Your case will now be heard: sign language interpreters as problematic accommodations in legal interactions

Autor/a: BRUNSON, Jeremy L.
Año: 2008
Editorial: Journal of Deaf Studies and Deaf Education, Vol. 13, nº 1 (2008) pp. 77-91
Tipo de código: Copyright
Soporte: Digital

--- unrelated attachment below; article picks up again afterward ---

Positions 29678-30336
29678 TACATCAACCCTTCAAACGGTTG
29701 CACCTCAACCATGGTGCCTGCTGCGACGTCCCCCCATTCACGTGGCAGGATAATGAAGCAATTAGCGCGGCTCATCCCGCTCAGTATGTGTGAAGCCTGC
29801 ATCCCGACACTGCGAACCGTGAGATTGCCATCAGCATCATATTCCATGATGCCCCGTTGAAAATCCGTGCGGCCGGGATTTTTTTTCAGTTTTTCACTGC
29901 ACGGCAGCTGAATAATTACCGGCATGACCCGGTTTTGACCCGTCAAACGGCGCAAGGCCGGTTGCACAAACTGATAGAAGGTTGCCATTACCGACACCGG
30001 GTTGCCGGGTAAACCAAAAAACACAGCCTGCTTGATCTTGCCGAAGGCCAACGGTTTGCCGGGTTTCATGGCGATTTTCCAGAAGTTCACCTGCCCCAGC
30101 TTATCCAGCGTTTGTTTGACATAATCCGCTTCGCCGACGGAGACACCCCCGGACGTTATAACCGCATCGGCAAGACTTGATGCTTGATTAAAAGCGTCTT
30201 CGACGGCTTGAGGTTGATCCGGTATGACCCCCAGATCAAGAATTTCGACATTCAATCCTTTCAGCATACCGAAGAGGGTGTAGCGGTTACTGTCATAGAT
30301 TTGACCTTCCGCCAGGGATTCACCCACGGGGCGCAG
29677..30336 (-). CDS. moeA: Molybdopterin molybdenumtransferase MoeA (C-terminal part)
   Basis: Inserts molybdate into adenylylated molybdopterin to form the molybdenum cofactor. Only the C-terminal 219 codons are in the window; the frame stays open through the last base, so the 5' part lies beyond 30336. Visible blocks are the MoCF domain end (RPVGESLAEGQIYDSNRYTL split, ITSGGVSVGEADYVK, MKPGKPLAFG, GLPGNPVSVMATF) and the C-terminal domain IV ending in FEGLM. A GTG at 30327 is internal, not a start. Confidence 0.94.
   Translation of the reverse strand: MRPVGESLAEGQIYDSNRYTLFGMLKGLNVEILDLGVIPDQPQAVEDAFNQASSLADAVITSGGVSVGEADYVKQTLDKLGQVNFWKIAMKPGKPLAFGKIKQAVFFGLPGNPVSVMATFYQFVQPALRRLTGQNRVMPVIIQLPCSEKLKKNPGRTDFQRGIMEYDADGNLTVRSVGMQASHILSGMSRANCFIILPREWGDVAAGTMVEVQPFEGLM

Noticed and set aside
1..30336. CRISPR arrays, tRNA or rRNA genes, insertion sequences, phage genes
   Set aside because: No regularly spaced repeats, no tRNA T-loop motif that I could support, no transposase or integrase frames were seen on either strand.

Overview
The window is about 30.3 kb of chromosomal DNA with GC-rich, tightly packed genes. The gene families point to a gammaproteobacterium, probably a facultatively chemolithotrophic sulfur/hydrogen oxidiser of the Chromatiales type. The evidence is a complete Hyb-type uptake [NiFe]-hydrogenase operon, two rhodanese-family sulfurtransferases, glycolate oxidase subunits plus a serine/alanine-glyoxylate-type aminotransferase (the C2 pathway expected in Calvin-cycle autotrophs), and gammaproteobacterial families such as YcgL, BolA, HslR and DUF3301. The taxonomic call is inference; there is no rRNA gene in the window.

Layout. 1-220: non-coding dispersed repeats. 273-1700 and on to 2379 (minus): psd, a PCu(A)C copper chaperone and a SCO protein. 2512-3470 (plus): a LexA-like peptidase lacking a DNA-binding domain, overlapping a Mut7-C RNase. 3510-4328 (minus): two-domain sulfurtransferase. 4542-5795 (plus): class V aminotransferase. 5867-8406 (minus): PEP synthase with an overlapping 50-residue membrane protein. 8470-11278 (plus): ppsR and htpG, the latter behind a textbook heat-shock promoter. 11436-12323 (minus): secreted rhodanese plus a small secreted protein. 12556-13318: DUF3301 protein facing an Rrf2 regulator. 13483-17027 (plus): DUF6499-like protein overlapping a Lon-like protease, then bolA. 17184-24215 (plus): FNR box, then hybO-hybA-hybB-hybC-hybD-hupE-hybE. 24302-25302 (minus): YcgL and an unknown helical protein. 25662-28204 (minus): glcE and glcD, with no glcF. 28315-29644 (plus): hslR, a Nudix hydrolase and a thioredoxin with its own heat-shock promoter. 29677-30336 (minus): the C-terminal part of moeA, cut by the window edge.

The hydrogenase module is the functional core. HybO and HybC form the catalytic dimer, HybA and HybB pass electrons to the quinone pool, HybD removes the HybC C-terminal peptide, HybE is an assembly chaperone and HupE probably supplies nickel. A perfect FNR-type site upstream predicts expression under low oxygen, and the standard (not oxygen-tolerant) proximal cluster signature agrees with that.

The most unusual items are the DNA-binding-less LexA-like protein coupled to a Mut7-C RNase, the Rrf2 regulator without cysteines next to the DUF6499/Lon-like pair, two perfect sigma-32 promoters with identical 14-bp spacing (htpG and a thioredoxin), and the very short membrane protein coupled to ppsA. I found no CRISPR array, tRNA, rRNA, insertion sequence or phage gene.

This paper uses data from open-ended, videotaped interviews with 12 deaf people to examine their experiences negotiating access during interactions with legal authorities. In every case, these deaf persons preferred an accommodation that involved the use of an American Sign Language interpreter, and in every case, these accommodations were problematic. Three major themes emerged from the informants' narratives: difficulty obtaining the desired accommodation, dealing with a problematic accommodation, and enduring a partial accommodation. These findings suggest that accommodations involving sign language interpreters are not neutral and transparent and that they often have tangible effects on the experiences of and outcomes for deaf persons in the context of dealing with legal matters. Deaf people have very little control over the accommodation they receive and yet are held fully responsible for ensuring its efficacy. These results are discussed in relation to policies and procedures for ensuring that deaf persons have full access in their interactions with American legal institutions.